We have always wished for the ability to delete memories from our minds the way we delete pictures from our phones or tear up all the stuff that remind us of things we would rather forget – pleasant or unpleasant.
And now scientists say they have figured out a way to do just that. And more.
You can now delete memories from your brain while also making up new memories of events that never occurred or ones that you weren’t a part of at all.
It may sound like science fiction but its true! A documentary released in the US this week revealed what scientists had figured out.
PBS NOVA’s documentary strand includes “Memory Hackers” which looks at new research into the nature of memory and how it can be manipulated for the benefit of humankind.
The film’s makers also say that “for much of human history, memory has been seen as a tape recorder that faithfully registers information and replays it intact.”
However, researchers have recently discovered that memory is much more impressionable than previously thought – it is constantly being “written and rewritten” by ourselves and those around us. The scientists working on this are on the brink of discovering the exact mechanisms that will be able to explain and control human memories.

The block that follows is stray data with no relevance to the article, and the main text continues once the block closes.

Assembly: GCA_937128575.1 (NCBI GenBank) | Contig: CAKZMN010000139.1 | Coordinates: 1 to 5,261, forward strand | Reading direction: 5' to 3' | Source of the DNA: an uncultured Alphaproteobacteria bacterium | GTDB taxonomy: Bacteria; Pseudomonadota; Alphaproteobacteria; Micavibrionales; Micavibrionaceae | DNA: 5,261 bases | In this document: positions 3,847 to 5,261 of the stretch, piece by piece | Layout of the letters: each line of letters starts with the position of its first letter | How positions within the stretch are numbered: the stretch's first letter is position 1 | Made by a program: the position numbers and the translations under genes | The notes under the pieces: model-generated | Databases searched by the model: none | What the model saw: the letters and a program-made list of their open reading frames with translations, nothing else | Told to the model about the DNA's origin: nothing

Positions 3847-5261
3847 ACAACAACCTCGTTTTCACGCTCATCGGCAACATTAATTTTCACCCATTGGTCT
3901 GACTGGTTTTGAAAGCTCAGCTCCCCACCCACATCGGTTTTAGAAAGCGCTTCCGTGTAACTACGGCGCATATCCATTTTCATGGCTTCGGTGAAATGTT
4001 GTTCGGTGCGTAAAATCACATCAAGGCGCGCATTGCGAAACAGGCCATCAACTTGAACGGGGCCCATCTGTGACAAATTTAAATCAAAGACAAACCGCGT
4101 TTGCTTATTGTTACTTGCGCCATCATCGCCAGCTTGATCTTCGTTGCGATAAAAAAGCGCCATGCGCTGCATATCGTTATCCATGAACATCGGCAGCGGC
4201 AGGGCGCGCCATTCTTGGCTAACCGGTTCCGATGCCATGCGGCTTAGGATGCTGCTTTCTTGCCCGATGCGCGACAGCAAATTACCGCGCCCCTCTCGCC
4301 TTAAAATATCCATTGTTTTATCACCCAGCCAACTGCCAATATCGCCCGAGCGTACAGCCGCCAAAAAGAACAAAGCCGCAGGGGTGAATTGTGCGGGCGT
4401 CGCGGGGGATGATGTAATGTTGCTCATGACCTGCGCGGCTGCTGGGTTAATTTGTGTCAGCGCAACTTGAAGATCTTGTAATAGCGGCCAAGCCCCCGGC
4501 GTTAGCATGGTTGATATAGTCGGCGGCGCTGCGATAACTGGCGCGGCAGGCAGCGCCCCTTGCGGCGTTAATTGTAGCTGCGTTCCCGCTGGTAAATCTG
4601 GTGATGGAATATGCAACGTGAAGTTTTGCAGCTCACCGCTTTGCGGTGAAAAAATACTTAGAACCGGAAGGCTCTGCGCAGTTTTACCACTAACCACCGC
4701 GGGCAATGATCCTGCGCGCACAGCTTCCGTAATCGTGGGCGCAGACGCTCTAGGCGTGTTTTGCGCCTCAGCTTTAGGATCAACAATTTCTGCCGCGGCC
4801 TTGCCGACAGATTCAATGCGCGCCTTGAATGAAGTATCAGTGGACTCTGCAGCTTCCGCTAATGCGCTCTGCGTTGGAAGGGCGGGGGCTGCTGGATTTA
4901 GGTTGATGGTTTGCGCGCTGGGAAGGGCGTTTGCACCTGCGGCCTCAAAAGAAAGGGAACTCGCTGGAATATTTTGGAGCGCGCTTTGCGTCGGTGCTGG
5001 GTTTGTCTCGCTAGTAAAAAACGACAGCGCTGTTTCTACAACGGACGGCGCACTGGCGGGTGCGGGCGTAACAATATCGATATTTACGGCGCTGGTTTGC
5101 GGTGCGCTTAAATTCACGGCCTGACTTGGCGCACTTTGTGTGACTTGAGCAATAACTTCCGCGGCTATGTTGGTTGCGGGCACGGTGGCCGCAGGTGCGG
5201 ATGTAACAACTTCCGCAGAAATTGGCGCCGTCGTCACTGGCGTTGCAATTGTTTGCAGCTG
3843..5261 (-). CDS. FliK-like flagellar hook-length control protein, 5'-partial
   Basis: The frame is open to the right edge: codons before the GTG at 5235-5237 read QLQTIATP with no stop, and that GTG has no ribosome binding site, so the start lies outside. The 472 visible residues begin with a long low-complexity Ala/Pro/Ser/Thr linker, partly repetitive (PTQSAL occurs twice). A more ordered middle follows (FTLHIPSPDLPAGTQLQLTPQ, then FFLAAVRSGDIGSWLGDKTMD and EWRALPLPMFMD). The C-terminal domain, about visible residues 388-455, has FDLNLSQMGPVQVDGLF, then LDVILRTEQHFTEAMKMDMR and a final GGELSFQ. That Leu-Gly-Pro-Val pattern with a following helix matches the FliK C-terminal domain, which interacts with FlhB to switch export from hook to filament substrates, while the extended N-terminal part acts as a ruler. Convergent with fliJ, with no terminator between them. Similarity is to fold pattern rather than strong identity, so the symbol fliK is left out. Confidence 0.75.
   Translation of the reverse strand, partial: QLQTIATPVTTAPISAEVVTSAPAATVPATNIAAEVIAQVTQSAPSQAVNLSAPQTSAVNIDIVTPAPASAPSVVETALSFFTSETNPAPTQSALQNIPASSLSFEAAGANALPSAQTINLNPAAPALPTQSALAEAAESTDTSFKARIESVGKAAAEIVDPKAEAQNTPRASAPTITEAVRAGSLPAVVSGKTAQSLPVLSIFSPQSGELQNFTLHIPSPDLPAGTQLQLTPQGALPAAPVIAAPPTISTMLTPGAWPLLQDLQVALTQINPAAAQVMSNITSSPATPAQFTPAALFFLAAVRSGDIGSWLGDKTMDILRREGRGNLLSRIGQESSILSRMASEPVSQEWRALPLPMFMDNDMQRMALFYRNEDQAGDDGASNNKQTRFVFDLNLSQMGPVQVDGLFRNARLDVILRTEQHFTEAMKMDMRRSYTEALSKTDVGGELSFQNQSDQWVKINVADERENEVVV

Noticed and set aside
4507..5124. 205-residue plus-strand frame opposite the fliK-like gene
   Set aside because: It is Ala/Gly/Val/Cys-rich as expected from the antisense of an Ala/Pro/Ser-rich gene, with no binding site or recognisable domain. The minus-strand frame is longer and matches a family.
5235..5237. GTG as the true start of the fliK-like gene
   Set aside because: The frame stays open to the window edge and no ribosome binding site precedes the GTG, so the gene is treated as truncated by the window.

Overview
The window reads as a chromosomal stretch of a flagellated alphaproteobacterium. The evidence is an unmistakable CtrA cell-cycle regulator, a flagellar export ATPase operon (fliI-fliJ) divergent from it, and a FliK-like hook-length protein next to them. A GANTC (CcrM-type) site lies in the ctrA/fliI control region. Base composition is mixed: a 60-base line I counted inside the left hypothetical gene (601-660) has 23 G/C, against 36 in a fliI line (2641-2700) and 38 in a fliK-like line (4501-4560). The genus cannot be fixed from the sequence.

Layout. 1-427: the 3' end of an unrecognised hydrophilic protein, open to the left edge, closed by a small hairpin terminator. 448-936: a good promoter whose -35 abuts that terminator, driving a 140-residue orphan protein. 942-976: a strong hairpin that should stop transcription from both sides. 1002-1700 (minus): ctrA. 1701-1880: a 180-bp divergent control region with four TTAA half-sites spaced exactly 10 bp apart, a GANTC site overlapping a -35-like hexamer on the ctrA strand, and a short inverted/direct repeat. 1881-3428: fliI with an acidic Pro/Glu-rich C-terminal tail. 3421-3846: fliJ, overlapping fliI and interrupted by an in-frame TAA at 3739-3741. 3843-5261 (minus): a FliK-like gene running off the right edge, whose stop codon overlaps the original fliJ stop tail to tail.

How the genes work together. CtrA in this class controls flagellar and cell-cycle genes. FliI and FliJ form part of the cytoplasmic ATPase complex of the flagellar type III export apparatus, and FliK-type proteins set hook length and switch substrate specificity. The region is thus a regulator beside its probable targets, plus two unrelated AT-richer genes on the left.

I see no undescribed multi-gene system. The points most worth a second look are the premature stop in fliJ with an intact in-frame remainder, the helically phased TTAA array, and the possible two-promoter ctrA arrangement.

One of the subject’s of the documentary is Jake Hausler, a boy from St. Louis now 12 years old but who can remember every detail of almost everything that has happened to him since the age of eight.
This boy is also the youngest person ever to be diagnosed with Highly Superior Autobiographical Memory, making it very difficult for him to differentiate between important and trivial incidents from his past.
André Fenton, a prominent neuroscientist working on a method to erase painful memories from the human mind, says that to forget is quite possibly one of the most important functions of a brain and that currently neuroscientists working on this understand only the tip of the iceberg when it comes to human memory.”
Other members of the team also include Julia Shaw, a psychology professor a London South Bank University. Her experiment has potentially troubling consequences for the justice and security departments of nations all over the world since she managed to convince her subjects of crimes they never committed and actually even implanted memories of those crimes in their brains.
Merel Kindt, a clinical psychologist, was also spoken to when making the film. She has discovered medication that can be used to help remove the negative association that people have with certain memories. She claims she used this to “cure” patients of phobias such as arachnophobia.